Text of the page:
Sun Brother // Feature Friday
Written by: Kayla Lee
Sun Brother, the brainchild of singer/songwriter Billy Toulson, has been a solo project for the better part of a decade. Following Toulson’s recent move from Delaware to Music City, Sun Brother has found community in the close knit music scene that Nashville has to offer. This resulted in Toulson joining forces with bassist David Estes, keyboardist Bobby Steinfeld, drummer Andrew Rahm, and backing vocalist Grace Bates. Sun Brother falls loosely within the indie folk genre, with key tracks spanning beyond the grasp of genre’s confines and sitting comfortably in the outfield.
Sun Brother’s latest album, Meta Fascination, is in no rush. Mellow and thoughtful, the album takes its time. With witty lyricism sprinkled throughout the seven tracks, the album waxes and wanes between an eloquent exploration of a coming of age story and a reflection on the seasons of life that pass by in the blink of an eye.
Turning over life experiences carefully and gently placing them in the spotlight, Toulson sheds light on themes of uncertainly, major life changes, and apprehension of moving forward. There’s an overall sense of peace — it’s okay to experience these emotions, and once they pass, leave them in the past and welcome what the future has to offer.
Still very much a project owned by Toulson, each artist brings something interesting and new to the table to immerse the listener in a cohesive experience. While a soft delivery makes for easy reception, that’s not to say that the topics tackled within these seven tracks are easy.
“Below Smoke” and “Slow Motion” are two stand out tracks that help drive the album home. The former features layered instrumentals that allow the listener to fully fall into the song, and the latter comes to you in the vein of My Morning Jacket. Throughout the album, Grace Bates (of the band Gracie & The Valley) provides backing vocals that bolster Toulson’s gentle delivery.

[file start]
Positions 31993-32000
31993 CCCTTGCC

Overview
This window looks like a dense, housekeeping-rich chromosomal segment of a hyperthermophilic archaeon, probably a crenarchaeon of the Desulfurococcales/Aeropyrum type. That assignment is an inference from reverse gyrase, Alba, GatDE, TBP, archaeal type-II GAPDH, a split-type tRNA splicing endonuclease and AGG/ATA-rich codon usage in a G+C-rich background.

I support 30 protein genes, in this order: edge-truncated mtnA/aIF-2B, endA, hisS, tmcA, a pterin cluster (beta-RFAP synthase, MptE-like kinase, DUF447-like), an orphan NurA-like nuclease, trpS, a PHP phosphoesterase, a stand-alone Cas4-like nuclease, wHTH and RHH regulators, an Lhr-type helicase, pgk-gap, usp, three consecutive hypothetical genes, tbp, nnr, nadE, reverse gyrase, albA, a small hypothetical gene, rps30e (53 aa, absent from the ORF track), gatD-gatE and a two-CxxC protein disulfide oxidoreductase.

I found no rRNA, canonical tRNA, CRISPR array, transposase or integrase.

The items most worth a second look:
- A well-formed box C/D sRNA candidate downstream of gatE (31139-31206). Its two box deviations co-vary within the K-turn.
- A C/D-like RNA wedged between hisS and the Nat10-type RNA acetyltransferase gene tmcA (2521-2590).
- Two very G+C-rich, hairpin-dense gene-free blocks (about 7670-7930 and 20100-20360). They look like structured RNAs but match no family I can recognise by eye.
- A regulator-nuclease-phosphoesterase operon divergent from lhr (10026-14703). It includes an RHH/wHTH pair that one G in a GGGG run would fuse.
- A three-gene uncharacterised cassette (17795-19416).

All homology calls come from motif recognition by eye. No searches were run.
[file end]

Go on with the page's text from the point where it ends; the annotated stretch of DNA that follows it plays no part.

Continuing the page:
Continue reading below to check out an interview with Billy Toulson where we talk about making Sun Brother a full band project, Toulson’s move to Nashville, and more!
Q: How did Sun Brother come together and find the balance between being a singer/songwriter project to a full band?
A: Sun Brother was a completely solo endeavor of mine from 2008 to 2017. Although some of my previous EP’s built the instrumentation up and featured bass, midi drums and keys, the last few years I really tried to hone in on writing songs that completely sat on their own footing with just guitar and vocals. I feel like this put the band in a great position when the other members started coming together because nothing was needed in order to make the song. Everything added was extra spice to the pie.
I wish I could take more credit for how cohesive Sun Brother ended up sounding in a full band setting but honestly everyone that came in (Bobby Steinfeld - keys, David Estes - bass, Grace Bates - harmonies, Andrew Rahm - drums) was so good at what they did that they knew exactly what the song needed. All of them have such an amazing ear and are so incredibly skilled at what they do that I don’t think I ever had to lead them into what to play. I’m very fortunate that everyone in the band is generous musically because any one of them has the skills to overshadow the core of the song. Instead, they graciously let the guitar and main vocal lead the narrative.
Q: What sparked your move from Wilmington to Nashville, and how has the experience been?